Why patient refusal documentation is in your best interest
When patients do not act in their best interest having them sign a patient refusal form is in your best interest as an EMS professional
By Ken Brody
It is never comfortable to receive a patient’s refusal when you advise the patient to be transported to a hospital by ambulance for further treatment. You know that they are not acting in their best interest.
You made the recommendation for transport because, based upon your assessment of the patient’s condition, you determined that transport to a hospital was medically necessary and other means of transportation were contraindicated. On some occasions you may not even get that far because the patient refuses to allow you to conduct an assessment. Or perhaps you conducted an assessment and were prepared to provide prehospital treatment, but the treatment was refused by the patient.
The patient’s health and welfare is, of course, your primary concern. You should first exhaust all reasonable efforts to convince the patient to be transported when you conclude transport is necessary.
But you also need to be concerned about potential liability, and perhaps action against your certification. Either or both could be the consequence if the patient refuses treatment, the patient’s condition further deteriorates and you are later accused of not having appropriately advised the patient or the patient’s representative of their emergency medical care needs.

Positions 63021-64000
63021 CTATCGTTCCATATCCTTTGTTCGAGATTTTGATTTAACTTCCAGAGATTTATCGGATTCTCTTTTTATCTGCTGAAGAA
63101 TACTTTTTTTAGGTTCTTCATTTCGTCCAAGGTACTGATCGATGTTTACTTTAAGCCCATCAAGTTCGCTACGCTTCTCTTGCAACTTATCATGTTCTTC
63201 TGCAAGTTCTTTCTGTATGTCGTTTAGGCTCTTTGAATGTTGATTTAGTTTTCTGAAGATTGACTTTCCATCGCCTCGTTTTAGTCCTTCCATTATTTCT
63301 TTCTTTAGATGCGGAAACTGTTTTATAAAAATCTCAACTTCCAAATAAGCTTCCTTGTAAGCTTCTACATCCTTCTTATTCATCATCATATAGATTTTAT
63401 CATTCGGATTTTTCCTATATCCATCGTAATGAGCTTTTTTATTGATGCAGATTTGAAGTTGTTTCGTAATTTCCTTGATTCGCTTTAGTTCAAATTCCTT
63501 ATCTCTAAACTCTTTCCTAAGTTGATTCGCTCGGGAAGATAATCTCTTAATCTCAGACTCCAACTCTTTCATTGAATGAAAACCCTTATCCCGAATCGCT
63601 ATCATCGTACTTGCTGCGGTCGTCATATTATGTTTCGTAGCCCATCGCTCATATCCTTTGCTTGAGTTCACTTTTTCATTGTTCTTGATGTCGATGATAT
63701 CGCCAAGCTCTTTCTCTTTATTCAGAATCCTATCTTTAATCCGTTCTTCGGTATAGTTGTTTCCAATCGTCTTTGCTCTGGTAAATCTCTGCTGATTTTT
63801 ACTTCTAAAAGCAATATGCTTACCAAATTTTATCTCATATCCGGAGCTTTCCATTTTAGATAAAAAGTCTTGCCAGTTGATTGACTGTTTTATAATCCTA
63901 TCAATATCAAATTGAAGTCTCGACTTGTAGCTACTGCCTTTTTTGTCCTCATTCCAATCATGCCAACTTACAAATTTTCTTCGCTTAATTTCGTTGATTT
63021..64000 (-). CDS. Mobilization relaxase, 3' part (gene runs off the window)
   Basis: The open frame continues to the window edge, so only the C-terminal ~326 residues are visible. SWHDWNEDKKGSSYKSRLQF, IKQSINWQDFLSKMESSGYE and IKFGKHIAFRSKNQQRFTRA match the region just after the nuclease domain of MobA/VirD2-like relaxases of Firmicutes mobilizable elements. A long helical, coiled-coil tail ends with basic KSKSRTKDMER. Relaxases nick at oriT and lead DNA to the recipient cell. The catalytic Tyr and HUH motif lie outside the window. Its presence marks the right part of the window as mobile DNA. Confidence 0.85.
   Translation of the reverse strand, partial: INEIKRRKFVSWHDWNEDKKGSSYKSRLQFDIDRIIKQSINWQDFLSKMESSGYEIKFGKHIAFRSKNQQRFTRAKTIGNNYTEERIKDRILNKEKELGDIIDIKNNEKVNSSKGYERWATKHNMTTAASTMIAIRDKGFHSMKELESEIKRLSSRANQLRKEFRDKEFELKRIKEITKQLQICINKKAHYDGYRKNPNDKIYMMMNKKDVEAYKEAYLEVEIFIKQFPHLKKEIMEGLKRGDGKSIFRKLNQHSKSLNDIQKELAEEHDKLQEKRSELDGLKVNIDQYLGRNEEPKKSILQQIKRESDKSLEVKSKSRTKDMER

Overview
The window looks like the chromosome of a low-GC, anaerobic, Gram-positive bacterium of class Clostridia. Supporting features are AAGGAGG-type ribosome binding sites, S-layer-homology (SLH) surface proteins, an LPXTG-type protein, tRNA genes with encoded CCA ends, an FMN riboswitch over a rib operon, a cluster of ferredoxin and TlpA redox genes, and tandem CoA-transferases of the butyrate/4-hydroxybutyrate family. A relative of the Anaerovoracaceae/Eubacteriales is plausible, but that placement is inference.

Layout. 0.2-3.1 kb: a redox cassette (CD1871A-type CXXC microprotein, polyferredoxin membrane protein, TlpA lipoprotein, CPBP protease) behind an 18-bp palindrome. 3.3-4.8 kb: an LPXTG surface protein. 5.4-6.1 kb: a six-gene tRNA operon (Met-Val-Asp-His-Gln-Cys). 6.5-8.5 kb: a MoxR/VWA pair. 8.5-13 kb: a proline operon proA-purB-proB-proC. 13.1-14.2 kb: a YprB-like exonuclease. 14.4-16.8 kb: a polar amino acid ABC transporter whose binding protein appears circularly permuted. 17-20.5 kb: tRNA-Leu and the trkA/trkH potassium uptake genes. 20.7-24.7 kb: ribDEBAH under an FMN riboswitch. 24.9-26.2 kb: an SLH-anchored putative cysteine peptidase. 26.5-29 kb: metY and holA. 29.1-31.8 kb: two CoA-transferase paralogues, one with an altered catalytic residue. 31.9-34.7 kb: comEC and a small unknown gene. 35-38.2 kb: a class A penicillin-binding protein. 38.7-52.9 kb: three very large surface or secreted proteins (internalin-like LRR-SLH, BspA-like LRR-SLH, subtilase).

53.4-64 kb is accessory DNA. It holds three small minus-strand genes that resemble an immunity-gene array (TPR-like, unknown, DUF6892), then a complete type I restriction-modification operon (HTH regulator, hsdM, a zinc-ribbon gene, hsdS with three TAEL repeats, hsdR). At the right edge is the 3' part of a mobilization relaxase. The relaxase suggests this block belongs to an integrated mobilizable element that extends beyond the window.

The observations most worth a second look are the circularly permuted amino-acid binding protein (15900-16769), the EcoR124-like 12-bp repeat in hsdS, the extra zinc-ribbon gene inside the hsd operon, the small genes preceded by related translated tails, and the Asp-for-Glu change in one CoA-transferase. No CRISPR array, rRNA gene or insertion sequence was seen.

For your protection, never accept a refusal by the patient or other person responsible for the patient without attempting to secure that person’s signature on a patient refusal form. Yet just securing a signature on a refusal form is not sufficient. If you have assessed the patient’s condition and have advised that treatment and ambulance transport to a hospital is necessary, you must carefully and thoroughly complete the refusal form.
A key part of documenting the refusal is to explain your assessment and potential adverse impacts on the patient’s condition for refusing the recommended care. The explanation you provide cannot be overly technical; it must be easily understood by the average person. The form also needs to provide for the patient’s or patient representative’s acknowledgement that the information has been conveyed to that person and was understood.